In terms of the frequency of words, Yushchenko’s speeches did not stand out as very original. Still, they had some interesting nuances. In 2006, “politics” was used more often than “economy”: this could be because of the permanent political crisis that marked his entire presidency. Surprisingly, the word “reform” only appeared among top 10 most used words in 2008. The words “European”, “Euroatlantic” and derivatives made it into the top 10 in 2009, in Yushchenko’s last address. At that point, he was preparing to get the NATO Membership Action Plan and to launch the dialogue on the cancelation of Schengen visas for Ukrainians.
In terms of the content, the third president of Ukraine knew how to put the right accents. "Our international position is secure, yet vulnerable to numerous new risks. The key threats come from the corrosion of international legal standards, from the overall worsening of atmosphere in international affairs, from Ukraine’s energy dependence, and the dangerous, ruinous and shortsighted attempts to use force to solve disputes or conflicts,” Yushchenko said in his 2009 address.
“In my view, the failures of the past years were caused by the lack of understanding of own resources and possibilities, the undertaking of wrong goals, the superficial self-posturing in the world. We have a situation where the South and East of Ukraine could no longer do without Russia while the West was dozing and dreaming about Europe. Kyiv has turned into a center of struggle for power. That lasted until the nation united and decided the fate of its country,” he said in his first address of 2006. Also, Yushchenko was the first one to raise the issue of Holodomor, the need to establish the unified Orthodox Church in Ukraine and to shape national consciousness.
Other than that, the accurate accents in Yushchenko’s speech were offset by almost complete inaction. In 2008, he stated that the then debt on wages had to end “for good” that same year. “Unpaid wages have almost doubled from October 2008 till January 2009 to UAH 1.6bn,” he said in the address of 2009. This, however, was taking place with the global financial crisis in the background. It was the major environment of the last year of Yushchenko’s presidency.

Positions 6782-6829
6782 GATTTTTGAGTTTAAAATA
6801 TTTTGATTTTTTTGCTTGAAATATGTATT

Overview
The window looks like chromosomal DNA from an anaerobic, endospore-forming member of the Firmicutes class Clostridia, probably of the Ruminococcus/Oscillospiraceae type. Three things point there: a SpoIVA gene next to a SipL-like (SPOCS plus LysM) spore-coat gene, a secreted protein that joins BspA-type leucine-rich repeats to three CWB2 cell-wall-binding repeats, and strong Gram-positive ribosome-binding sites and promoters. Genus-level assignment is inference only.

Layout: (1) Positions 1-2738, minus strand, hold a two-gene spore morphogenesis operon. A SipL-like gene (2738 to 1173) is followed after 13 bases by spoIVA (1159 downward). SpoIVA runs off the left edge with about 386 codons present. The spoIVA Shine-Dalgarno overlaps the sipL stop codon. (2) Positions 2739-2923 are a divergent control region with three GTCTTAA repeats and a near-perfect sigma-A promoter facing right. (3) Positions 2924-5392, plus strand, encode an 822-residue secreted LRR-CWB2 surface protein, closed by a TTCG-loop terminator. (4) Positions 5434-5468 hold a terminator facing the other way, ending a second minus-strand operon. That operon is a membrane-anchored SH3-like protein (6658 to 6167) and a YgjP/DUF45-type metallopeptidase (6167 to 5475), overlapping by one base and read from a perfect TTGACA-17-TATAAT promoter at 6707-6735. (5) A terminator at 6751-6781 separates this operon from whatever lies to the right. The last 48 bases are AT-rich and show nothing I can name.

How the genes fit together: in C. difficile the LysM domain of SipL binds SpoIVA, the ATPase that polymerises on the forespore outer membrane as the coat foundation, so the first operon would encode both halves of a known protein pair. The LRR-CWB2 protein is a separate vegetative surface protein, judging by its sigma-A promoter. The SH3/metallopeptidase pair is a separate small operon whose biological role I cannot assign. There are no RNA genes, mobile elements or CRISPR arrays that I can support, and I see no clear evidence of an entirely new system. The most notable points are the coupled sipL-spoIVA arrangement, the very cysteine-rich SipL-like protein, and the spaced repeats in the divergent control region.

In his very first address, President Yushchenko spoke about seven key reforms: from courts to countryside. He also said that a new Constitution had to be passed after the 2004 change brought in chaos between the Constitution and the overall legislation. Virtually all of these things were repeated year over year. In his last address, Yushchenko suggested to amend the Constitution, including on the creation of the two-chamber parliament. Also, he kept calling on everyone to stop “the craze of the political infighting” every year. The infighting intensified.
Yushchenko’s successor, Viktor Yanukovych, was far less accurate in his forecasts and attended the Verkhovna Rada rarely. In 2010, he decided to address “the people” rather than the Parliament, and filled Ukrayina Concert Palace for that. In reality, it was filled mostly with his partners in government. The Verkhovna Rada was sent a written version of the address. Yanukovych would later use that practice two more times in 2012 and 2013. His only speech in Parliament took place on April 7, 2011.
His most used words were nothing new. The accents were on “development” and “reforms”. President Yanukovych’s view of foreign policy at that time was the most interesting aspect: “The latest developments in North Africa, Middle East have once again proven that the period of political and economic transformations in those parts of the world will be difficult and dramatic. But I am confident that there will be no return to the time of global conflict. This is hampered by the generally considerate and responsible policies of the world’s leading states and the entire democratic community.” That was how Yanukovych explained the need for Ukraine’s non-aligned status. He signed the respective law in January 2011.
Petro Poroshenko decided to personally choose the key word in his first address to Parliament in 2015. “Reform is the key word in my address today”. The most used word, however, was “Russia”. He used the word itself and derivatives 41 times, while his predecessors mentioned it from one to six times per speech. The reason for this change is obvious. It is equally obvious why President Poroshenko often mentioned “weapons”, “Armed Forces”, followed by “reforms” and “corruption”.
The text of the speech was delivered to MPs in 2015 on flash cards, not paper. This was to signify “not only concern over environmental problems, but a transfer to e-government”. Also, President Poroshenko mentioned a threat of political split in 2015: “Decommunization… is not about removing monuments alone. Communism should first and foremost be removed from the minds. Unfortunately, I see many people in this session room who are willing to take over the leftist slogans of the Communist Party of Ukraine”. The 2016 speech showed that the political struggle has grown more acute: “I am confident that we are on the right path historically and strategically. But I see a risk whereby the press of political destabilization can crush the first sprouts of social-economic revival brought forth through the suffering of the entire people, for which such a high price was paid. It is internal turmoil that the external enemy places its key bet on.”